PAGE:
The Trap –Carjackers use surveillance to follow you home. When you pull into your driveway or waiting for the gate to open, the attacker pulls up behind and blocks your car.
There are several things you need to know in order not to be a victim. The first one is true, not matter what “ Be mindful of your surrounds, pay attention to all things going on.
The most likely places for a carjacking are:
- High crime areas
- Intersections where you must stop
- Isolated areas in parking lots
- Residential driveways and gates
- Traffic jams or congested areas
Try to avoid these areas and situations if at all possible.
This crime has become one of the top in the nation. A high number of carjacking attempts (92%) are committed when the person is alone in their car. The areas where these attempts were made are more often than not in parking lots of businesses and apartments, at intersections when the person stops for a traffic signal and at schools. The carjacker is similar to other theives in the way they look for their prey.
- They tend to choose dark areas where there are not a lot of people.
- They look for someone who is an easy target.
- They look for individuals who seem weaker than they are, or who will not fight.
In traffic, look around for possible avenues of escape. Keep some distance between you and the vehicle in front so you can maneuver easily if necessary–about one-half of your vehicle’s length. (You should always be able to see the rear tires of the vehicle in front of you.)
When stopped, use your rear and side view mirrors to stay aware of your surroundings. Also keep your doors locked and windows up. This increases your safety and makes it more difficult for an attacker to surprise you.
If you are driving into a gated community, call ahead to have the gate opened. Otherwise wait on the street until the gate is open before turning in and possibly getting trapped.
Think before stopping to assist in an accident. It may be safer to call and report the location, number of cars involved, and any injuries you observed.
Carjacking of parked vehicles depends on the car owner being inattentive to their surroundings. Carjackers, like street robbers, prefer the element of surprise. Most victims say they never saw the carjacker until they appeared at their car door. To reduce your risk of being carjacked, I have listed some common sense steps below:
- Be alert to what is happening around you!
- Avoid driving in isolated places.
- Always park in well-lighted areas, if you plan to arrive/leave after dark
- Don’t park in isolated or visually obstructed areas near walls or heavy foliage
- Use valet parking or an attended garage, if you’re a woman driving alone
- If you’re traveling an unfamiliar route, check and recheck directions before you set out, so that you don’t have to pull over and stop along the way.
- As you walk to your car be alert to suspicious persons sitting in cars
- Ask for a security escort if you are alone at a shopping center /mall/office building.
- Watch out for young males loitering in the area (handing out flyers, etc)
- If someone tries to approach, change direction or run to a busy store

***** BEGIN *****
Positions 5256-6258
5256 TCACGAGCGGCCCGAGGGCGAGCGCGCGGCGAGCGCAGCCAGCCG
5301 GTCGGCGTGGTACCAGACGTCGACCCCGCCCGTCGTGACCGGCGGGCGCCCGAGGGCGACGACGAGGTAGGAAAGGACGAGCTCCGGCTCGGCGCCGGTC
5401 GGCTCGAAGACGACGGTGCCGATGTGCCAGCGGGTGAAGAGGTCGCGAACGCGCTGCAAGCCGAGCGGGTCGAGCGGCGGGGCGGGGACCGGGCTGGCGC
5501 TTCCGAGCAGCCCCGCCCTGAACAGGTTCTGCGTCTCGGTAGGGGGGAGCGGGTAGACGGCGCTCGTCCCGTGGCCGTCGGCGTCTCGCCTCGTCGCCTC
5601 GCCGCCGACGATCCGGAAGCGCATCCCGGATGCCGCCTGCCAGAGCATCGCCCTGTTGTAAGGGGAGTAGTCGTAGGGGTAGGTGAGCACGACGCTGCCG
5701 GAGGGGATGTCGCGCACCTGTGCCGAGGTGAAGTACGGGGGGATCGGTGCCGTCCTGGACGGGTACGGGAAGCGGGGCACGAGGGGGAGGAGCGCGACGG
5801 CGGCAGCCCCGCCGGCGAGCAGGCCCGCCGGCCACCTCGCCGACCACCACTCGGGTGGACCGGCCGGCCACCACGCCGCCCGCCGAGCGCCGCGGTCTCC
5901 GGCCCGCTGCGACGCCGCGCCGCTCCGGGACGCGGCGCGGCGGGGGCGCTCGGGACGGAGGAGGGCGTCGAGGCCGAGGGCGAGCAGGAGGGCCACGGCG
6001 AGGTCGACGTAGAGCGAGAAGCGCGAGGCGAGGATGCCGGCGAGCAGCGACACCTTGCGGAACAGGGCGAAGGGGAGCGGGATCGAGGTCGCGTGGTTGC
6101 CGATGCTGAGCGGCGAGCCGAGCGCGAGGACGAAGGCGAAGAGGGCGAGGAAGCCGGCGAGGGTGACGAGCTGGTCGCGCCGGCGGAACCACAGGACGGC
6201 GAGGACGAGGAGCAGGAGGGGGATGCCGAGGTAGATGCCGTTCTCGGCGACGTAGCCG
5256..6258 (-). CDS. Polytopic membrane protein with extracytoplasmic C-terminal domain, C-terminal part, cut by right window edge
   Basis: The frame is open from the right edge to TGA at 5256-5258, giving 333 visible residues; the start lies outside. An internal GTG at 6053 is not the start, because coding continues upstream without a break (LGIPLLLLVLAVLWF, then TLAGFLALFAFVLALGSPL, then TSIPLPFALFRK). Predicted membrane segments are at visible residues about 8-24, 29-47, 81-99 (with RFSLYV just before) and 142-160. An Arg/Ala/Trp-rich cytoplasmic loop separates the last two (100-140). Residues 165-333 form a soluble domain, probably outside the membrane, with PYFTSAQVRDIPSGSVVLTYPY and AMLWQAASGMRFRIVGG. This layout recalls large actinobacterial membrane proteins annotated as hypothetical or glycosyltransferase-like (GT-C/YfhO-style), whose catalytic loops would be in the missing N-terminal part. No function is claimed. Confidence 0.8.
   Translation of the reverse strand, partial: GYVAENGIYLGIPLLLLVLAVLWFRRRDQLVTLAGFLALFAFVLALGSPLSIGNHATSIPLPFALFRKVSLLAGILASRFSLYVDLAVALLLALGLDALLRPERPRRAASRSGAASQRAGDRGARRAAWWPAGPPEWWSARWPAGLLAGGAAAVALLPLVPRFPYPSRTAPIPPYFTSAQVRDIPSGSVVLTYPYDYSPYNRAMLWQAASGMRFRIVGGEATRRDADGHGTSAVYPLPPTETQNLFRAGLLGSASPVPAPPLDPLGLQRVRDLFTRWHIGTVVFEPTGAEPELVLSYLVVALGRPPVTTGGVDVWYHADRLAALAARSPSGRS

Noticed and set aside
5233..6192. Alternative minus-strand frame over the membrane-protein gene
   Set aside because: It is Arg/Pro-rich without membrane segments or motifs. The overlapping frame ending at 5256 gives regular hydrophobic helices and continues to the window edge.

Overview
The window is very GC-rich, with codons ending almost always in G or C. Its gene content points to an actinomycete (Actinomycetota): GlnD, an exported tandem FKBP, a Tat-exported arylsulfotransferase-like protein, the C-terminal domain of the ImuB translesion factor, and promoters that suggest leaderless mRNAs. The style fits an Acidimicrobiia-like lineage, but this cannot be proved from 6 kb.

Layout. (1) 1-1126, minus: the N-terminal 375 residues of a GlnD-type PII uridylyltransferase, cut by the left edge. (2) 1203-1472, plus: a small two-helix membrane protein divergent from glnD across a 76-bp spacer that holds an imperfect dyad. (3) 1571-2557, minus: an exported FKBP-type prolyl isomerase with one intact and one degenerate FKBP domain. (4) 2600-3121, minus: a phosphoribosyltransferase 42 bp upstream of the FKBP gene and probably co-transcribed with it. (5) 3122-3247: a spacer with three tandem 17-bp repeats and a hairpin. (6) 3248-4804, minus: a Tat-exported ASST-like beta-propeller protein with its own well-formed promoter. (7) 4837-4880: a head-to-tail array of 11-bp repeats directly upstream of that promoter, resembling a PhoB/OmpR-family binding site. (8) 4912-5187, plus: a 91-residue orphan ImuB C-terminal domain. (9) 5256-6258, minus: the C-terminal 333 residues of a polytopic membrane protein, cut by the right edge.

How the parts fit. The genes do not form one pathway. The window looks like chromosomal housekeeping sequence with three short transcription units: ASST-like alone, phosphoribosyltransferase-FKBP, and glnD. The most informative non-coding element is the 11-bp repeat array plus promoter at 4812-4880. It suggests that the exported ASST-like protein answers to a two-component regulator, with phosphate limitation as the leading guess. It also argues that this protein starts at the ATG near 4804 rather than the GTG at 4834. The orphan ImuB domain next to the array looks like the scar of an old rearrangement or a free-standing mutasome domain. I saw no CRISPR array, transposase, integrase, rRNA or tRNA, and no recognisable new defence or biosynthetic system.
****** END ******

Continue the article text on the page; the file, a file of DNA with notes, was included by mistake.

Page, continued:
- Consider carrying pepper spray
- Consider installing an auto theft device like the car immobilizer
- Consider installing a tracking device, incase of theft. Even the OnStar can help in stopping and tracking a stolen car.
- Don’t tailgate. Carjackers love to box you in and not leave you any way out. So if you do tailgate, you’re doing half of their work for them.
- Whenever possible, drive in the middle lane to minimize the chance of being forced off the road by another vehicle.
- Follow your instincts if they tell you to walk/run away to a busy place
- As you approach your vehicle, look under, around, and inside your car. If safe, open the door, enter quickly, and lock the doors
- Don’t be a target by turning your back while loading packages into the car
- Make it your habit to always lock your car door start your car and drive away immediately
- Teach and practice with your children to enter and exit the car quickly
- Always drive with your car doors locked and windows rolled up
- When stopped in traffic, leave room ahead to maneuver and escape, if necessary. One full car length will generally provide the room you need.
- If you are bumped in traffic, by young males, be suspicious of the accident
- Beware of the Good Samaritan who offers to repair your car or a flat tire. It’s okay to get help, just be alert. Wave to follow, and drive to a gas station or busy place before getting out
- If you are ever confronted by an armed carjacker don’t resist. ” Give up your keys or money if demanded without resistance. Don’t argue, fight or chase the robber. You can be seriously injured. If you’re alone and you’re given the opportunity, get out and get away. Never agree to be kidnapped. Drop the cars keys and run and scream for help
- If there are vulnerable passengers in the car, such as a child or senior citizen, you’ll have to make a hard decision about how to best proceed. Try to keep level headed so that you can think and act clearly, under this stressful situation. One suggestion is to tell the carjacker that you don’t want any trouble be cause your passenger (child. Or parent) has a medical condition and you’re going to take them out of the car. Chances are the carjacker don’t want trouble, either; they just want your care.
- If you are forced to drive, consider crashing your car near a busy intersection to attract attention so bystanders can come to your aid and call the police.
- If you are bumped from behind or if someone tries to alert you to a problem with your vehicle, pull over only when you reach a safe public place.
If you are the victim of a carjacking, do not hesitate to inform the police. This is a felony and the perpetrator can be jailed from three to ten years. The odds of finding your car intact may be quite good if you let the police know as soon as possible.
By Victor Swindell, owner of PepperEyes.com, a division of Swindell Enterprises. PepperEyes.com is dedicated to assist those people who are unwilling to become a victim and are taking responsibility to protect themselves, their cars, or their possessions .In today’s society being equipped mentally and physically is no longer an option.